Whether approaching the subject of wilderness in Britain from a biocentric or anthropocentric perspective, it should be understood that the wild areas of the British countryside are worth preserving, regardless of past histories. Indeed, in some locations the changing fortunes of the agricultural economy may give rise to opportunities for the regeneration of near natural landscapes with the emphasis on recreation and habitat. In other words, it may be possible to actually recreate wilderness. Nature is never static and neither is landscape, cultural or otherwise. Both are in a constant state of flux, and we need to recognise this in any discussion of wilderness and "re-wilding" initiatives.
The idea of recreating wilderness areas in the British countryside is relatively new. Two basic approaches have been suggested, namely those of letting go and wild by design. The first idea suggests that if a landscape is left unmanaged for a long enough period, nature will take over and produce its own entirely natural landscape. This may not necessarily be the same landscape that existed before human settlement, but it will be, in most senses of the word, "natural". The other view is that we may need to actively design wild landscapes by assisting the regeneration of native species to recreate a more natural looking landscape. Within this concept, limited economic activity in the form of low intensity grazing and recreation is still possible and indeed desirable. This particular approach has been well developed by the Council for National Parks.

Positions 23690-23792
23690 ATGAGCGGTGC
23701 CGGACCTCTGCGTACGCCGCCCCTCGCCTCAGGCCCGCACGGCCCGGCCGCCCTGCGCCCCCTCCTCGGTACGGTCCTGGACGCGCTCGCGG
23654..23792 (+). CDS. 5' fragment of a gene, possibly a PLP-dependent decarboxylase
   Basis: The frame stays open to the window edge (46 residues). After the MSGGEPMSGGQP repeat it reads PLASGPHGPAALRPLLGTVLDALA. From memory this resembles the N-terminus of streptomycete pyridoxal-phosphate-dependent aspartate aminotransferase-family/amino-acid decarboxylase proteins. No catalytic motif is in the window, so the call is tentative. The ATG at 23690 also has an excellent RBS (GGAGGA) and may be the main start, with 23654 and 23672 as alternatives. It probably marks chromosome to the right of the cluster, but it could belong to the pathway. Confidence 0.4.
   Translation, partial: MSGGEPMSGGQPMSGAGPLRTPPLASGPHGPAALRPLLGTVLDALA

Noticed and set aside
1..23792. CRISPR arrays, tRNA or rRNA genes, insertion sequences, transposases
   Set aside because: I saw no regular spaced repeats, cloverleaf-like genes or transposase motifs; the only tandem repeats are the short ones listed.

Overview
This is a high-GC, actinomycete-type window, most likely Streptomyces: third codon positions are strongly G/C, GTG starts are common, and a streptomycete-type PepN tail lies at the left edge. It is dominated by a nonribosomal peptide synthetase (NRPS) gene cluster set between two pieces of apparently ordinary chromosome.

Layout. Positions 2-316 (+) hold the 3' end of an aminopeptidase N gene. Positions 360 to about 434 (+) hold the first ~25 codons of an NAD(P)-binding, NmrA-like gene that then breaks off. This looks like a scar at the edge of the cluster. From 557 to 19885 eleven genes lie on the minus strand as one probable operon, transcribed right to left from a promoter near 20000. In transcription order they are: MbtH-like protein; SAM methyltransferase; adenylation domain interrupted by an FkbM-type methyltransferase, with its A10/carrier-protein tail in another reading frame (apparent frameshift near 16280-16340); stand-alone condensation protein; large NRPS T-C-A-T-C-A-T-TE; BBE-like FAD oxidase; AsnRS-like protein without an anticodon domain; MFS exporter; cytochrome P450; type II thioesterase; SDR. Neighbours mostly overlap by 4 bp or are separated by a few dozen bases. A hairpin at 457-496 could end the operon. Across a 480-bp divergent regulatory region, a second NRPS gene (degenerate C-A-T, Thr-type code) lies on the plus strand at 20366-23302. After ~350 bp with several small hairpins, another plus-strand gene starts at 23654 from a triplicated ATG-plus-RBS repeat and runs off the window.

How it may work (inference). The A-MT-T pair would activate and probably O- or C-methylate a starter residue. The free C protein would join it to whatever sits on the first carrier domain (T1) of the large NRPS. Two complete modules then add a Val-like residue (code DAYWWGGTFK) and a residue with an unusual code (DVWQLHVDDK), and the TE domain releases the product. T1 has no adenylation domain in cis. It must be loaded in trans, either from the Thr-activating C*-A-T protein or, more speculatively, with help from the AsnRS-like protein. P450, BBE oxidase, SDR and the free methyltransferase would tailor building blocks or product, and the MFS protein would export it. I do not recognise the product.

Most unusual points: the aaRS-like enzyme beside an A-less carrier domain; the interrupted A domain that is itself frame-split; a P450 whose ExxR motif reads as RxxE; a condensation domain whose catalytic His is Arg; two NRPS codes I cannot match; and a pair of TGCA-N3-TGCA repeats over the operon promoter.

There are many conflicting views on whether it is possible to recreate wilderness by either route. In conservation terms the question arises as to whether re-wilding is not only possible, but as to whether it is desirable. Re-wilding is not necessarily good for rare/endangered species as it may lead to an overall reduction in biodiversity and loss of locally rare species and ecosystems. As we mentioned earlier the idea of wilderness is subjective, and it can be viewed from a humanistic or ecological perspective. If we are to attempt to define what we mean by wild areas and if policy makers are to make informed decisions about wilderness we require a means of establishing where these areas are.